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Publication numberUS3561153 A
Publication typeGrant
Publication dateFeb 9, 1971
Filing dateJan 23, 1969
Priority dateJan 23, 1969
Publication numberUS 3561153 A, US 3561153A, US-A-3561153, US3561153 A, US3561153A
InventorsHarper David R
Original AssigneeKusan Inc
Export CitationBiBTeX, EndNote, RefMan
External Links: USPTO, USPTO Assignment, Espacenet
Pictorial toy wrist watch
US 3561153 A
Abstract  available in
Previous page
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Claims  available in
Description  (OCR text may contain errors)

D. R. HARPER 3,561,153

PICTORIAL TOY WRIST WATCH Filed Jan. 25, 1969 FIG. 2 I6 26 28 58 IN V EN TOR.

BY David R. Harper his AGE/VT United States Patent 3,561,153 PICTORIAL TOY WRIST WATCH David R. Harper, Nashville, Tenn., assignor to Kusan, Inc., Nashville, Tenn., a corporation of Kentucky Filed Jan. 23, 1969, Ser. No. 793,331 Int. Cl. A63h 33/30 US. Cl. 461 9 Claims ABSTRACT OF THE DISCLOSURE A simulated wrist watch having a magnifying portion in the crystal which is manually rotatable over a fixed dial to successively uncover circumferentially spaced, display areas such as single pictures of a childs activities, the pictures and their subject matter being correlated physically and timewise with the twelve visible dial markings.

This invention relates generally to childrens toys and more particularly to a simulated wrist watch and strap.

Toys of this general type are old in the art and usually involve a more or less conventional case and one or two hands which are fixed or movable over a conventional dial and, once familiar therewith, children quickly lose interest therein.

Accordingly, the main object of the present invention is to provide a novel toy wrist watch for children which is not only attractive but which will indefinitely hold their interest and attention.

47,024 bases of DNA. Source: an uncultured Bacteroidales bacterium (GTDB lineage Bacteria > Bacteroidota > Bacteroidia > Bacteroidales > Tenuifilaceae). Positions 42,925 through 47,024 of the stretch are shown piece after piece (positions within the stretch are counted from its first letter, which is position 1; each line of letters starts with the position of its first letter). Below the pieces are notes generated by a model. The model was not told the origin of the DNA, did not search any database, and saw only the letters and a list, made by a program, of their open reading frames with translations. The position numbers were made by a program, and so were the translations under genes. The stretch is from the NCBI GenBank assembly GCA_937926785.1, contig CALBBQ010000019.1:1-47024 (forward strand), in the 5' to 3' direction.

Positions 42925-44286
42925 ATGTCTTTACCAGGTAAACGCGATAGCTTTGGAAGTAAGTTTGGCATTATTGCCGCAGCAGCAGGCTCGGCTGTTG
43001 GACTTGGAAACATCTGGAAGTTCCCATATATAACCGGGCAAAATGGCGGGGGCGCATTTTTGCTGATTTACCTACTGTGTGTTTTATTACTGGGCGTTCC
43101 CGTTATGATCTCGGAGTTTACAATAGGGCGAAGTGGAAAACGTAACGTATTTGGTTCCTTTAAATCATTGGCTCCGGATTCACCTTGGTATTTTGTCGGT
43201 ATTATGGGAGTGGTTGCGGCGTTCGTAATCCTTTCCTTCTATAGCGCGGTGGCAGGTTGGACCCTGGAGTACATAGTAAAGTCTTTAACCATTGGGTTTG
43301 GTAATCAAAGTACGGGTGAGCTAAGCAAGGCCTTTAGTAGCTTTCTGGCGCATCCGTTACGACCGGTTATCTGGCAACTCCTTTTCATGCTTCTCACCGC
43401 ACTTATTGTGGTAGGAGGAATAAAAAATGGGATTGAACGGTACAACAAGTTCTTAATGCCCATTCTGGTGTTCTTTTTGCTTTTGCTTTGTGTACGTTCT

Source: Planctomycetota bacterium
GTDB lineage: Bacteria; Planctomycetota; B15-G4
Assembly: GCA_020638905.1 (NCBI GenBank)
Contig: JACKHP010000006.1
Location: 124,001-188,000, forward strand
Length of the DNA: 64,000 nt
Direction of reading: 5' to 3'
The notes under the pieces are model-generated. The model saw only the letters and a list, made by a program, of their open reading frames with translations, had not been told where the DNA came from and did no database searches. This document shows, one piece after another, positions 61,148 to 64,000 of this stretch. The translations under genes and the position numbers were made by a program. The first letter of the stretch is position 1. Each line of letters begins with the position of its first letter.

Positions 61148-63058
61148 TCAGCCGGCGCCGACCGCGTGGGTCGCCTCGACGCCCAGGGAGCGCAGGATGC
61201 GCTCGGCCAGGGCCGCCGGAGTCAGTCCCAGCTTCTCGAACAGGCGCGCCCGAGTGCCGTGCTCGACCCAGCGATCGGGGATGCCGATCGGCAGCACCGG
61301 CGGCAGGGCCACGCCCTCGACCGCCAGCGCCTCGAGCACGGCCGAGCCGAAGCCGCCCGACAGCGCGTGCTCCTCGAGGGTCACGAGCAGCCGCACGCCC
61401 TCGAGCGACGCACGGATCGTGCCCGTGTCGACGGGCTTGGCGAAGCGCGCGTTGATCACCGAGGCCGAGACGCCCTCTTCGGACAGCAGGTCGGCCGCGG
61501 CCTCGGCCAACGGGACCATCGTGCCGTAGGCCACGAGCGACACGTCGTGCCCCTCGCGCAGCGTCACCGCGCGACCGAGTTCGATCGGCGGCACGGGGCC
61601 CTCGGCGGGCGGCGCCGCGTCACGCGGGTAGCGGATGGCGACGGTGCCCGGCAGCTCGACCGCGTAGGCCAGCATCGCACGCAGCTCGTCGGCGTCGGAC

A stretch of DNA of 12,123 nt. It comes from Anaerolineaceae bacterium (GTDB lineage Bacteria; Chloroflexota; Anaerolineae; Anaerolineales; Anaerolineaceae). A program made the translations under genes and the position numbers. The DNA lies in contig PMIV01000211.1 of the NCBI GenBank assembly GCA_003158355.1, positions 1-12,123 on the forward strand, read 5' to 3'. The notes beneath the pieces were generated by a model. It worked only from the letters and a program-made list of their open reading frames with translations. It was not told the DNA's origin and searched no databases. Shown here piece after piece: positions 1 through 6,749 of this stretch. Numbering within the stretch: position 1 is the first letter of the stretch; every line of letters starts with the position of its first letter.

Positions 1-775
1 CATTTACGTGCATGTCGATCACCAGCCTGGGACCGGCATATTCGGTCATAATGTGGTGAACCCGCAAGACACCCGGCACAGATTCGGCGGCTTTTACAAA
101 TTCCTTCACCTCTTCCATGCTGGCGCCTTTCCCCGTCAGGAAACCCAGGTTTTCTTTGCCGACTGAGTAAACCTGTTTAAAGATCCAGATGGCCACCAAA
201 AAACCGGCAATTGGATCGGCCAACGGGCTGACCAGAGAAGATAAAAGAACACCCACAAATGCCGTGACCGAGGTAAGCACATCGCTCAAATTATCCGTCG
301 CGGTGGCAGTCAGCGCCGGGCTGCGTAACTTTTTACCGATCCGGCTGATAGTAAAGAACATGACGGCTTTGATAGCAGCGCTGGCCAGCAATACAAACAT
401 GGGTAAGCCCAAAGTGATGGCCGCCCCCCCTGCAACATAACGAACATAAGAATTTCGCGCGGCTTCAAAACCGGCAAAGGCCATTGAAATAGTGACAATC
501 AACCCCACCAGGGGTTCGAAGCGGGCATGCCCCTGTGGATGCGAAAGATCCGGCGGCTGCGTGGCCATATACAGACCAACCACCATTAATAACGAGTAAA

Another object of the present invention is to provide an improved toy wrist watch for children which has a novel strap and simple case attaching and wrist securing means therefor.

. A further object of the present invention is to provide an improved toy wrist watch having conventional, dial hour-marking indicia exposed by a crystal including thereon a representation of an hour hand which is rotatable thereover, the crystal also including an etched portion interrupted by a magnifying portion which portions respectively conceal and individually disclose pictures associated with the dial markings as the crystal is rotated. 2 A still further object of the present invention is to provide a novel, attractive and intriguing toy wrist watch of the type described which will be susceptible of ready and economic manufacture and which will be rugged and of long life in use.

Other objects and advantages of the present invention will become apparent during the course of the following description.

In the drawings I have shown one embodiment of the above invention. In this showing:

FIG. 1 is a top plan view of the simulated wrist watch and strap comprising the present invention;

FIG. 2 is a central vertical sectional view thereof to an enlarged scale taken on the line of 22 of FIG. 1;

FIG. 3 is a top plan view of the bottom of the watch case;

FIG. 4 is a top plan view of the dial showing the conventional dial hour-marking indicia and radially outwardly positioned, similarly circumferentially spaced, picture areas; and

FIG. 5 is a top plan view to an enlarged scale of the novel wrist-encircling strap of thevinvention.

Referring to the drawings, numeral designates as a whole the novel wrist watch and strap of the present invention which comprises a lower case 12, an upper case 14, a dial 16, a crystal 18; a'crystal rotating stem 20; and a strap 22. While the watch parts may be formed of any suitable material, they are preferably molded of high impact styrene plastic with the crystal being formed of crystal styrene as will be further described.